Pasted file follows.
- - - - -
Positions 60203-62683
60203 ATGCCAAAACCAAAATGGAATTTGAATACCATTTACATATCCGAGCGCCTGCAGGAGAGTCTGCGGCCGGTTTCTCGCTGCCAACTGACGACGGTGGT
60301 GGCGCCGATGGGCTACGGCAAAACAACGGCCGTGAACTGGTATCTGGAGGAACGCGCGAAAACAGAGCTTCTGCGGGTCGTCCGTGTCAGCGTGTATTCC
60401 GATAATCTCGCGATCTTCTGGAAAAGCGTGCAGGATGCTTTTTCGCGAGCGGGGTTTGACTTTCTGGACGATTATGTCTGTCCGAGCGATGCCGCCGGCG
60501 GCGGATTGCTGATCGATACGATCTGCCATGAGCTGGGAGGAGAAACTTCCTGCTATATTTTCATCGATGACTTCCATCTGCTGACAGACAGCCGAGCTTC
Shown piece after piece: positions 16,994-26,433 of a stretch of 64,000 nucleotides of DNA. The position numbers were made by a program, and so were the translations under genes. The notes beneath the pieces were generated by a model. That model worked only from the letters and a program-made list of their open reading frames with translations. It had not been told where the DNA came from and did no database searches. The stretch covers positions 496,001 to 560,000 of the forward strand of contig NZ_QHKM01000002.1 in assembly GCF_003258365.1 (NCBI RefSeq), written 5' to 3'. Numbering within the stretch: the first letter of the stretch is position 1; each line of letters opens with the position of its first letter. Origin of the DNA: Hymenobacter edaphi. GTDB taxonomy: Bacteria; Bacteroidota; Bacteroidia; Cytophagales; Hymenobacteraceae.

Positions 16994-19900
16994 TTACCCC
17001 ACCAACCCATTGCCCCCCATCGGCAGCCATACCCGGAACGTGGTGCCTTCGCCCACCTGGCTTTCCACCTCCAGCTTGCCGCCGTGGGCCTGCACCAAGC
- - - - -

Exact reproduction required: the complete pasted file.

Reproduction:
Positions 60203-62683
60203 ATGCCAAAACCAAAATGGAATTTGAATACCATTTACATATCCGAGCGCCTGCAGGAGAGTCTGCGGCCGGTTTCTCGCTGCCAACTGACGACGGTGGT
60301 GGCGCCGATGGGCTACGGCAAAACAACGGCCGTGAACTGGTATCTGGAGGAACGCGCGAAAACAGAGCTTCTGCGGGTCGTCCGTGTCAGCGTGTATTCC
60401 GATAATCTCGCGATCTTCTGGAAAAGCGTGCAGGATGCTTTTTCGCGAGCGGGGTTTGACTTTCTGGACGATTATGTCTGTCCGAGCGATGCCGCCGGCG
60501 GCGGATTGCTGATCGATACGATCTGCCATGAGCTGGGAGGAGAAACTTCCTGCTATATTTTCATCGATGACTTCCATCTGCTGACAGACAGCCGAGCTTC
Shown piece after piece: positions 16,994-26,433 of a stretch of 64,000 nucleotides of DNA. The position numbers were made by a program, and so were the translations under genes. The notes beneath the pieces were generated by a model. That model worked only from the letters and a program-made list of their open reading frames with translations. It had not been told where the DNA came from and did no database searches. The stretch covers positions 496,001 to 560,000 of the forward strand of contig NZ_QHKM01000002.1 in assembly GCF_003258365.1 (NCBI RefSeq), written 5' to 3'. Numbering within the stretch: the first letter of the stretch is position 1; each line of letters opens with the position of its first letter. Origin of the DNA: Hymenobacter edaphi. GTDB taxonomy: Bacteria; Bacteroidota; Bacteroidia; Cytophagales; Hymenobacteraceae.

Positions 16994-19900
16994 TTACCCC
17001 ACCAACCCATTGCCCCCCATCGGCAGCCATACCCGGAACGTGGTGCCTTCGCCCACCTGGCTTTCCACCTCCAGCTTGCCGCCGTGGGCCTGCACCAAGC